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Mike Baker, Associated Press, earlier today: "...The numbers suggest that the legitimate votes rejected by the laws are far more numerous than are the cases of fraud that advocates of the rules say they are trying to prevent."
No surprise to anyone here.
Edward Weidenbener, a World War II veteran who had voted for Mitt Romney in the Republican presidential contest, said he was surprised by the rules and the consequences.
"A lot of people don't have a photo ID. They'll be automatically disenfranchised," he said.
As more states put in place strict voter ID rules, an AP review of temporary ballots from Indiana and Georgia, which first adopted the most stringent standards, found that more than 1,200 such votes were tossed during the 2008 general election.
During sparsely attended primaries this year in Georgia, Indiana and Tennessee, the states implementing the toughest laws, hundreds more ballots were blocked.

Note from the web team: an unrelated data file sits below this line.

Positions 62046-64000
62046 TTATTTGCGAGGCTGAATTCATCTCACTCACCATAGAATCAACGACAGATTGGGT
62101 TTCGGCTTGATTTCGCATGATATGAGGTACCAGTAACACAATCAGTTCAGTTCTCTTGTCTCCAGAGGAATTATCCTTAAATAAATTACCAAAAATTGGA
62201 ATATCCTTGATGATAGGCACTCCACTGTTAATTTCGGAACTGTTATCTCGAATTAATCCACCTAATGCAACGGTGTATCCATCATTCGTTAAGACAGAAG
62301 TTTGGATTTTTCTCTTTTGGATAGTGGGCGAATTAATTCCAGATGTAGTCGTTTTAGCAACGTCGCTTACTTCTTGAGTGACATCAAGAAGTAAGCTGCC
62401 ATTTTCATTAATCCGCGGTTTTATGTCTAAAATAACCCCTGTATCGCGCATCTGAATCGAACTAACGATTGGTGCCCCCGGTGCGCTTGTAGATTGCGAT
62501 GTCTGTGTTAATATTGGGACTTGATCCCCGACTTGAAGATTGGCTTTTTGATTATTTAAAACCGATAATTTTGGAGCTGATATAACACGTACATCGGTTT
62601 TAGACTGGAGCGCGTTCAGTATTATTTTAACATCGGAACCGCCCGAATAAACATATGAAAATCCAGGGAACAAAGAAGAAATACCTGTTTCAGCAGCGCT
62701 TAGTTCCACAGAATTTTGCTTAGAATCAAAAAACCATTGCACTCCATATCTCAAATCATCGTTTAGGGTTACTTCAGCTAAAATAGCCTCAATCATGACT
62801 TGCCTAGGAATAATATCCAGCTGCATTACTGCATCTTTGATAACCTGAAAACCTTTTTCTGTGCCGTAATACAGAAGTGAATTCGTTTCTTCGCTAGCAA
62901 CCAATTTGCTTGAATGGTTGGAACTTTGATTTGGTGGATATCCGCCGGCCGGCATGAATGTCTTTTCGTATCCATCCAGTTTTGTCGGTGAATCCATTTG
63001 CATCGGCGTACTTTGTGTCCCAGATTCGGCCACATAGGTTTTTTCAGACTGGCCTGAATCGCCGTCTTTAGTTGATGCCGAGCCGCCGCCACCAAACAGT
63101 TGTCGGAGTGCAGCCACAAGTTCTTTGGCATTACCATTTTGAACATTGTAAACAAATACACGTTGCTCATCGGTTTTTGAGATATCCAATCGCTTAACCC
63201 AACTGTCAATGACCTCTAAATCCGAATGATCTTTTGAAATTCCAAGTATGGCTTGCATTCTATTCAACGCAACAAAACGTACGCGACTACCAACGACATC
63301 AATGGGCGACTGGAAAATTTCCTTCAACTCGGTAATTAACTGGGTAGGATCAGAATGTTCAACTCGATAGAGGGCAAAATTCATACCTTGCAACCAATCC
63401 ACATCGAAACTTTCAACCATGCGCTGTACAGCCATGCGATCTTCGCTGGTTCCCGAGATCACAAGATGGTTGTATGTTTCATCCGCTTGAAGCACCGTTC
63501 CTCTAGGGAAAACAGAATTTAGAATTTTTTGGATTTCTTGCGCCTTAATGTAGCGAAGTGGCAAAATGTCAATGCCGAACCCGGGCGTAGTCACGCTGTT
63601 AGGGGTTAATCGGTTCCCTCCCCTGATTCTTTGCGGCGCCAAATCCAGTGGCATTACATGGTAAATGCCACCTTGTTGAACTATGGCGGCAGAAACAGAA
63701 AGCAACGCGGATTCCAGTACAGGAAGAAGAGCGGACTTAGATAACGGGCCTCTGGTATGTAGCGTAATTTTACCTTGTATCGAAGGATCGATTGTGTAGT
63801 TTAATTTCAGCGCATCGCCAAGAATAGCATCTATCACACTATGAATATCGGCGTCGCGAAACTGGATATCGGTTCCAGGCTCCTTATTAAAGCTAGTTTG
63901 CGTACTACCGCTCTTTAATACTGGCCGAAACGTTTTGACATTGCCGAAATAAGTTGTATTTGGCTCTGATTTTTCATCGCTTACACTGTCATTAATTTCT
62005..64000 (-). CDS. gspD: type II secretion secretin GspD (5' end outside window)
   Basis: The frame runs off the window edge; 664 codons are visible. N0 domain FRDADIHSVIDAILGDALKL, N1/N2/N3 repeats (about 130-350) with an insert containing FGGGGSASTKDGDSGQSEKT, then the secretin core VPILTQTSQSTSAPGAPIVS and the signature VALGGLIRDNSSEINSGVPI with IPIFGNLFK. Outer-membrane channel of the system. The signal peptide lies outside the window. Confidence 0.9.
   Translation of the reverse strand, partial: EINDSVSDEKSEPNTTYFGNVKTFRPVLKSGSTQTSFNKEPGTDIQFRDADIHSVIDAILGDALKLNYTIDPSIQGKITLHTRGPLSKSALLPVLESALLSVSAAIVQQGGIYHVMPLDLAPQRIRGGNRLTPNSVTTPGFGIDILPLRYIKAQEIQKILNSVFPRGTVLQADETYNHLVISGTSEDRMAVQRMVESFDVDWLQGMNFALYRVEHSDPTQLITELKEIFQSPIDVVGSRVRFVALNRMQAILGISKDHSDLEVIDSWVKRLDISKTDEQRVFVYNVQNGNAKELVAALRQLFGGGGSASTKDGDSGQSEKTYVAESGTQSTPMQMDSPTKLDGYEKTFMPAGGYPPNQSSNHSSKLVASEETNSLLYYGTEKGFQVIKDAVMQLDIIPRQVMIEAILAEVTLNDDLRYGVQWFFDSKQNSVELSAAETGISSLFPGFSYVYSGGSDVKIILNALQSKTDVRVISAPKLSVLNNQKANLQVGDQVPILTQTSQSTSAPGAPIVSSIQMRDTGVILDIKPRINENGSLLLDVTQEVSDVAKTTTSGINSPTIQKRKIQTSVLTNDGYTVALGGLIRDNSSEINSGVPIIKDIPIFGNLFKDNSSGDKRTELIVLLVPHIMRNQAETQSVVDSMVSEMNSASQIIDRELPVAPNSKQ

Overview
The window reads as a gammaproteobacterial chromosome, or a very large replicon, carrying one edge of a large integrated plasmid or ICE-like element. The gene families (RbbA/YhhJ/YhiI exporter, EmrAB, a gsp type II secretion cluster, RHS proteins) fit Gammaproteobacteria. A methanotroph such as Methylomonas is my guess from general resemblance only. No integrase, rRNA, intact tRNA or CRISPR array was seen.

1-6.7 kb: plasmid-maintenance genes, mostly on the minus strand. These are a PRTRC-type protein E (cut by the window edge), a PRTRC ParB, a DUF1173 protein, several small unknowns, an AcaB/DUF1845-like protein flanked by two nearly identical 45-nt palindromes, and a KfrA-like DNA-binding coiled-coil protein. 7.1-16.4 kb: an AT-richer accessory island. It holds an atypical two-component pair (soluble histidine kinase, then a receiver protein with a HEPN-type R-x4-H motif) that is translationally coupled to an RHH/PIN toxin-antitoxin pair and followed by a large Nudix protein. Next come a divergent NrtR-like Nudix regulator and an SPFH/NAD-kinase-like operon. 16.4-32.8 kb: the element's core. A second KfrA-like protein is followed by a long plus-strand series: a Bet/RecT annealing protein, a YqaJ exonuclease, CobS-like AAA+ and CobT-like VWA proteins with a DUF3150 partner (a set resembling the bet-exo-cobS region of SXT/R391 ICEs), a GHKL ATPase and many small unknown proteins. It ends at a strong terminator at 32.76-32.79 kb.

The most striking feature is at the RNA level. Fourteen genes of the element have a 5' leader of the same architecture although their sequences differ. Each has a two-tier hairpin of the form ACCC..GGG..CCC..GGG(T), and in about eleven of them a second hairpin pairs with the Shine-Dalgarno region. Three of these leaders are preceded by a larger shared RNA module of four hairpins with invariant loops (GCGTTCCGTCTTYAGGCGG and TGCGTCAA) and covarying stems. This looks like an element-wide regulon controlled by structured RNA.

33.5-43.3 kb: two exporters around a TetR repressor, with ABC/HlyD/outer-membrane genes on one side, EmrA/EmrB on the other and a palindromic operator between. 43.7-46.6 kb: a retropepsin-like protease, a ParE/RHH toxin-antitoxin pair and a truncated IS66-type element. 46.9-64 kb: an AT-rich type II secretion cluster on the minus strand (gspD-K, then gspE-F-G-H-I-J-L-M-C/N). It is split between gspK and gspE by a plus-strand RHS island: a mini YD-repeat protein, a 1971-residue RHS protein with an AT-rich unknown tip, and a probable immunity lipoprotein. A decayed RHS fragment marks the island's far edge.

The numbers suggest that the legitimate votes rejected by the laws are far more numerous than are the cases of fraud that advocates of the rules say they are trying to prevent. Thousands more votes could be in jeopardy for this November, when more states with larger populations are looking to have similar rules in place.
More than two dozen states have some form of ID requirement, and 11 of those passed new rules over the past two years largely at the urging of Republicans who say they want to prevent fraud.